Search Images Maps Play YouTube News Gmail Drive More »
Sign in
Screen reader users: click this link for accessible mode. Accessible mode has the same essential features but works better with your reader.

Patents

  1. Advanced Patent Search
Publication numberUS20090084096 A1
Publication typeApplication
Application numberUS 11/863,537
Publication dateApr 2, 2009
Filing dateSep 28, 2007
Priority dateSep 28, 2007
Also published asUS7987666
Publication number11863537, 863537, US 2009/0084096 A1, US 2009/084096 A1, US 20090084096 A1, US 20090084096A1, US 2009084096 A1, US 2009084096A1, US-A1-20090084096, US-A1-2009084096, US2009/0084096A1, US2009/084096A1, US20090084096 A1, US20090084096A1, US2009084096 A1, US2009084096A1
InventorsIsaac D. Branning, Brad D. Singer, Donald J. Kortenber
Original AssigneeInternational Truck Intellectual Property Company, Llc
Export CitationBiBTeX, EndNote, RefMan
External Links: USPTO, USPTO Assignment, Espacenet
Cooling apparatus for exhaust gas temperature control devices
US 20090084096 A1
Abstract
Temperature control devices have become common to cool the exhaust stream from a diesel particulate filter before release into the environment. To further cool the filtered exhaust stream and to protect the temperature control device, a duct can be used to surround the inlets of the temperature control device. The duct has a head section surrounding the inlets at one end and a base section extending from the head section with a vent at the other end. Ambient air is drawn through the vent into the duct and into the inlets of the temperature control device to further cool the filtered exhaust stream.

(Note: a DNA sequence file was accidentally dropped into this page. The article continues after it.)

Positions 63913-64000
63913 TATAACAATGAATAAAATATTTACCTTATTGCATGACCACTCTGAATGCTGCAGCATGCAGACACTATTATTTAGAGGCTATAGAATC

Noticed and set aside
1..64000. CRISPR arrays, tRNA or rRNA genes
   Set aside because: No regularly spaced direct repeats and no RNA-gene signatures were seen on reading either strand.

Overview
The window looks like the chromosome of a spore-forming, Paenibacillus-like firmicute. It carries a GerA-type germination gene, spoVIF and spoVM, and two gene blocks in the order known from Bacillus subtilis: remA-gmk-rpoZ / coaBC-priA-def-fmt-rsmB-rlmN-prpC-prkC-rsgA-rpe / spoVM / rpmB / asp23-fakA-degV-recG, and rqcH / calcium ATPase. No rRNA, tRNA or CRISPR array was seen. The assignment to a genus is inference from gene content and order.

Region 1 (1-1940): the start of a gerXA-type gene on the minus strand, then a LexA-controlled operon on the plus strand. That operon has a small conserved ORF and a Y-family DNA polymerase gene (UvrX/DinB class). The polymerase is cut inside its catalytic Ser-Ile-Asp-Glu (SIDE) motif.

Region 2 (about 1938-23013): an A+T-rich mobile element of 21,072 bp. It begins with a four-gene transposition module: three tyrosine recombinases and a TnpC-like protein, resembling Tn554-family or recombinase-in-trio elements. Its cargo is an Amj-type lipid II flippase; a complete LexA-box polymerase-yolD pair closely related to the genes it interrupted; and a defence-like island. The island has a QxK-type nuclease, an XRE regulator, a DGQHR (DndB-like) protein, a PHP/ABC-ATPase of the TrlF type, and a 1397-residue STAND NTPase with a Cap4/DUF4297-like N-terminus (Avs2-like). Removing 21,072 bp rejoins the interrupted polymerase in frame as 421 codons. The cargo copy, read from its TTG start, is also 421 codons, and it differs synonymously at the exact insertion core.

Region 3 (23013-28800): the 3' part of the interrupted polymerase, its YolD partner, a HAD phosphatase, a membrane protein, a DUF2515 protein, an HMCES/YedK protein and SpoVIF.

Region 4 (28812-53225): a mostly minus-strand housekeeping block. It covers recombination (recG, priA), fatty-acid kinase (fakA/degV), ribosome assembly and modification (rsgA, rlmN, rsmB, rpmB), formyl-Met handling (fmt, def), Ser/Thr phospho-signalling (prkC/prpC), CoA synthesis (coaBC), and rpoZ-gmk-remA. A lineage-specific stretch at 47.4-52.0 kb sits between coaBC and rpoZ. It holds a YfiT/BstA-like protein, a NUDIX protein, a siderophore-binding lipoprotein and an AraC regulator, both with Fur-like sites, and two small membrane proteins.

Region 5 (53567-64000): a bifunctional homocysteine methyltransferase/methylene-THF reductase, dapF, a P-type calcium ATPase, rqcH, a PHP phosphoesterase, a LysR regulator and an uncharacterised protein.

Images(9)
Previous page
Next page
Claims(16)
1. A temperature control apparatus for filtered exhaust from a diesel particulate filter in a vehicle, comprising:
an exhaust diffuser;
inlets in the exhaust diffuser;
a duct having a top, a bottom, opposite first and second lateral walls between the top and bottom, a closed end, and an opposite vented end;
a head section in the duct surrounding the exhaust diffuser and including the closed end; and
a base section in the duct having a vent and extending from the head section away from the exhaust diffuser to the vented end.
2. A temperature control apparatus for filtered exhaust from a diesel particulate filter in a vehicle of claim 1, wherein the distance between the top and the bottom of the base section is constant, and the distance between the top and the bottom of the head section increases from the base section to a maximum distance at the exhaust diffuser.
3. A temperature control apparatus for filtered exhaust from a diesel particulate filter in a vehicle of claim 2, further comprising:
a first opening in the first lateral wall; and
a second opening in the second lateral wall.